The second regiment in Barton's New York brigade was the Forty-eighth New York Volunteer Infantry. This unit was organized in Brooklyn, New York City, and Peekskill during the late summer of 1861, a dark period for the north following the humiliation of First Bull Run. In addition to the men recruited in the Empire State, companies of the regiment were also formed in New Jersey, Connecticut, and Massachusetts.
The Forty-eighth was also known as the Continental Guards Regiment or "Perry's Saints." The former designation referred to the multi-state composition of the unit, while the latter was in honor of the regiment's organizer and first commander, Colonel James H. Perry. James Perry had attended West Point for three years in the 1830's, before resigning to serve prominently in the Army of the Republic of Texas during its War of Independence with Mexico. Disillusioned by the bloodshed and carnage of that war, he turned his attention to the ministry in the post-war years and became a major figure in the Methodist Church in New York. Because of Perry's prominence as a minister, the Forty-eighth attracted a different kind of recruit. Included were many seminary students and others from strongly religious backgrounds. Perry contributed to the unusual, if not unique, composition of the unit by discouraging the consumption of alcohol. In June 1862, the regiment was at Tybee Island, near Savannah, when a quantity of alcohol washed ashore from a stranded ship. Many of Perry's men consumed these spirits and became drunk. Colonel Perry died of a heart attack the next day, but whether his attack was the result of the activities of the previous day is unclear.
Soon after its organization, the Forty-eighth was sent to the lower Atlantic Coast, where it would actively campaign for the next two years. Unlike the Forty-seventh New York, Perry's Saints participated in several heated battles during this period. This included the bloody, ill-fated assault on Battery Wagner in July 1863 (the 48th was part of the same brigade that included the 54th Massachusetts), in which the regiment suffered nearly 250 casualties. After Battery Wagner, the 48th served on garrison duty at St. Augustine from 2 August to 4 October 1863, and in various locations along the Georgia and South Carolina coast. While at St. Augustine, five companies were quartered in the barracks and three were sent to Fort Marion. Major Dudley Strickland was in command. 2nd Lt. James Nichols was appointed Provost Marshal and Lieutenant Ingraham was in charge of the office of the commissary. At the time of the Florida campaign, the regiment was seriously under-strength. Nearly 300 veterans of the unit had recently been awarded thirty-day furloughs as a reward for their reenlistment and were not present for the battle.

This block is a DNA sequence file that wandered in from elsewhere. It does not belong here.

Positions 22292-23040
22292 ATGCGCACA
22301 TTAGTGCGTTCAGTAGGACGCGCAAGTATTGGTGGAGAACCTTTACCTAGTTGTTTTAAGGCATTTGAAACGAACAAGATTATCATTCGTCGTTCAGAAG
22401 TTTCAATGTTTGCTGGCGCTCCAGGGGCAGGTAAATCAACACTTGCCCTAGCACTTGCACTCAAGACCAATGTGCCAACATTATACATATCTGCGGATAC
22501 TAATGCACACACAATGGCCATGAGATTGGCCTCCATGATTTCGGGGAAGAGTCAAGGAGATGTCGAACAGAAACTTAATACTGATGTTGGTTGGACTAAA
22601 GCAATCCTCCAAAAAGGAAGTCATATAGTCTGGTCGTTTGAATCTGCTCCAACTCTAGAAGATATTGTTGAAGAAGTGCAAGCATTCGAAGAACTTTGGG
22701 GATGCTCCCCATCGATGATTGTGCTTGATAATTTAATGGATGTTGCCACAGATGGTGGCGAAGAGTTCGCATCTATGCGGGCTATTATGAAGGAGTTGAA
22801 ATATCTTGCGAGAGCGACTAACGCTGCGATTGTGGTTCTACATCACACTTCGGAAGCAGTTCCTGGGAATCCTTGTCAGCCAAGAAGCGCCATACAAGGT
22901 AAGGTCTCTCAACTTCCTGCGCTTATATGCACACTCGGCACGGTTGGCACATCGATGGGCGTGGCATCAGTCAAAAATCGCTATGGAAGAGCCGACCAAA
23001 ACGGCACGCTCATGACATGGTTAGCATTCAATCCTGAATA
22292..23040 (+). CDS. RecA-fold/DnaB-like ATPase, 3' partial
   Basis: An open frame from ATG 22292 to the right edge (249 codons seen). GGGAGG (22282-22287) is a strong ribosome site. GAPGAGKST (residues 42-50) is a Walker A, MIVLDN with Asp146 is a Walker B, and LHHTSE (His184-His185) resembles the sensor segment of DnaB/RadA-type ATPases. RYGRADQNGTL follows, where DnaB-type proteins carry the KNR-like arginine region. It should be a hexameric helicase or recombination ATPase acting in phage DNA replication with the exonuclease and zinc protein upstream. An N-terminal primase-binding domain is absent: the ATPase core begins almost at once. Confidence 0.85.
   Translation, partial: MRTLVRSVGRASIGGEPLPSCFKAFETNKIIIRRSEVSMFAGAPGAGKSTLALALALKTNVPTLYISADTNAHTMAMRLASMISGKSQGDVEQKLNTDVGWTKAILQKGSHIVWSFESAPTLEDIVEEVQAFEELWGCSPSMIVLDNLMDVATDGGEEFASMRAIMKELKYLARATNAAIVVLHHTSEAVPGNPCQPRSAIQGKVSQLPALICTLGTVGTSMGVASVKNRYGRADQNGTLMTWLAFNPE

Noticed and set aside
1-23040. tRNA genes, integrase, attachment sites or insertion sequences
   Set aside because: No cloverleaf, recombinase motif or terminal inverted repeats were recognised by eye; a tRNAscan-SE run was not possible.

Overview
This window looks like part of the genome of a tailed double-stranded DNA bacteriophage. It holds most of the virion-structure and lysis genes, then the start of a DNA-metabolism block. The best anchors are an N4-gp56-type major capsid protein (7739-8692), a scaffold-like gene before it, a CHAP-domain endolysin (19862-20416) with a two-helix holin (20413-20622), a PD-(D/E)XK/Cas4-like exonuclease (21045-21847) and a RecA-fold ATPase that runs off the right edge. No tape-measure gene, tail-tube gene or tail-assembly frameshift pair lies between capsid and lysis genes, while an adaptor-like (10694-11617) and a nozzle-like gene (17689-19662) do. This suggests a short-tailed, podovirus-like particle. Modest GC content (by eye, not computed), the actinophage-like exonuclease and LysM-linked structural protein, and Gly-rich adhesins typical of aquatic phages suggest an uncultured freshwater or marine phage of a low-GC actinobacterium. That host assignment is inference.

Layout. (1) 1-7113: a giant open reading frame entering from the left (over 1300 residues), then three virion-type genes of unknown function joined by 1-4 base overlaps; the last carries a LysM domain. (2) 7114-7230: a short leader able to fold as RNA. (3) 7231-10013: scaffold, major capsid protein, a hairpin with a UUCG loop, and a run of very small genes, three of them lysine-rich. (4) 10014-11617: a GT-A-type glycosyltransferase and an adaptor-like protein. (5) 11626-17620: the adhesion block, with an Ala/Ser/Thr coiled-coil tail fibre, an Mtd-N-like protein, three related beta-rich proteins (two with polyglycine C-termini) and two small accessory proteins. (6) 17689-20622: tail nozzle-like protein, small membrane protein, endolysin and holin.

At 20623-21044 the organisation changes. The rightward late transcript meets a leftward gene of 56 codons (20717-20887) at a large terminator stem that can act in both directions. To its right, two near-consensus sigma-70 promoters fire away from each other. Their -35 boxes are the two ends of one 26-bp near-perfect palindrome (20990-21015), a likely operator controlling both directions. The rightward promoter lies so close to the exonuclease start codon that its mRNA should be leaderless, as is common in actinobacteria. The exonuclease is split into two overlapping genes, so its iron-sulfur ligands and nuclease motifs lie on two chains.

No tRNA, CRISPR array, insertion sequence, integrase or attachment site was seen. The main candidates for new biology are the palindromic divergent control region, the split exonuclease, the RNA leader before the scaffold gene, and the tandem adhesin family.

Colonel William Barton.
Major William Coan.
Later in 1864, under command of Lieutenant Colonel Dudley Strickland, the regiment joined the Army of the James during its operations against Richmond and Petersburg, and also at the assault on Fort Fisher. The 48th New Yorkers suffered 859 casualties during the course of the war.
Photograph of LtCol William B. Coan
Photograph of LtCol Dudley Strickland
Photograph of LtCol James Green
Photograph of Surgeon Joseph L. Mulford
Photograph of Musician James M. King, A Company
War Records of Pvt Thomas Parrott, Company C
Photograph of Lt Aaron H. Ingraham, C & F Company
Photograph of Capt Frederick Hurst, E & K Company
Photograph of Lt Lorenzo Lyons, Company F
Photograph of Pvt Samuel Darrow, Company F
Photograph of Capt Anthony Elmendorf, Company G
Photograph of Lt Benjamin Seaward, Company G
Photograph of Cpl Frederick Bennett, Company G
Photograph of Lt James A. Barrett, Company H
Photograph of Capt John Fee, Company I
External Web sites related to the Battle of Olustee
Free online book - Perry's Saints or The Fighting Parson's Regiment in the War of the Rebellion - published 1886
Free online book - The History of the Forty-Eight Regiment New York Volunteers in the War for the Union - published 1885
48th New York Regimental history, battles and casualties and photographs
Newspaper clippings on the 48th New York
History of the 48th New York
Timeline of the 48th New York
The 48th New York at St. Augustine in 1863
Photograph of the regiment's officers
The regiment's flank markers
So Rudely Sepulchered: The 48th New York Volunteer Infantry Regiment during the Campaign for Charleston, July 1863 - Command and General Staff College Master thesis by Lou Evans
New York Times article: Funeral of Colonel James H. Perry
Letters of 1st Lt Robert Edwards, Company D, E & C
Photographs and history of Capt William Lockwood, Company H
Diary of Pvt William Howard, Company F (15 MB PDF)
Company F, Florida and Georgia
Union Order of Battle
Battle of Olustee home page